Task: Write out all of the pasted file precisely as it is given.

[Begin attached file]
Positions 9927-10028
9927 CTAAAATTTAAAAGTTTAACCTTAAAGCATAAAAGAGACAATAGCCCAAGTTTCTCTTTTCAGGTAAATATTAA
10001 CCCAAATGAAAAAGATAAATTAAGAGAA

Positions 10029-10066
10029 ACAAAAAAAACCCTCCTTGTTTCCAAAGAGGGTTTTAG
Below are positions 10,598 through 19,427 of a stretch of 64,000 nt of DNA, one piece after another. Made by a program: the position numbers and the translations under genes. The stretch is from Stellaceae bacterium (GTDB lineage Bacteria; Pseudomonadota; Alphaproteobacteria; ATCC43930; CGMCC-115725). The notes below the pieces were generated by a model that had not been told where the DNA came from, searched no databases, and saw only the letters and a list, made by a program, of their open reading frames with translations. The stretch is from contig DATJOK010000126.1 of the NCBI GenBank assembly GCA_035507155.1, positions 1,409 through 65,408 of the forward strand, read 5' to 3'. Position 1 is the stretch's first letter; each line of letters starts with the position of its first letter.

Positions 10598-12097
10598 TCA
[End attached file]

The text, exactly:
Positions 9927-10028
9927 CTAAAATTTAAAAGTTTAACCTTAAAGCATAAAAGAGACAATAGCCCAAGTTTCTCTTTTCAGGTAAATATTAA
10001 CCCAAATGAAAAAGATAAATTAAGAGAA

Positions 10029-10066
10029 ACAAAAAAAACCCTCCTTGTTTCCAAAGAGGGTTTTAG
Below are positions 10,598 through 19,427 of a stretch of 64,000 nt of DNA, one piece after another. Made by a program: the position numbers and the translations under genes. The stretch is from Stellaceae bacterium (GTDB lineage Bacteria; Pseudomonadota; Alphaproteobacteria; ATCC43930; CGMCC-115725). The notes below the pieces were generated by a model that had not been told where the DNA came from, searched no databases, and saw only the letters and a list, made by a program, of their open reading frames with translations. The stretch is from contig DATJOK010000126.1 of the NCBI GenBank assembly GCA_035507155.1, positions 1,409 through 65,408 of the forward strand, read 5' to 3'. Position 1 is the stretch's first letter; each line of letters starts with the position of its first letter.

Positions 10598-12097
10598 TCA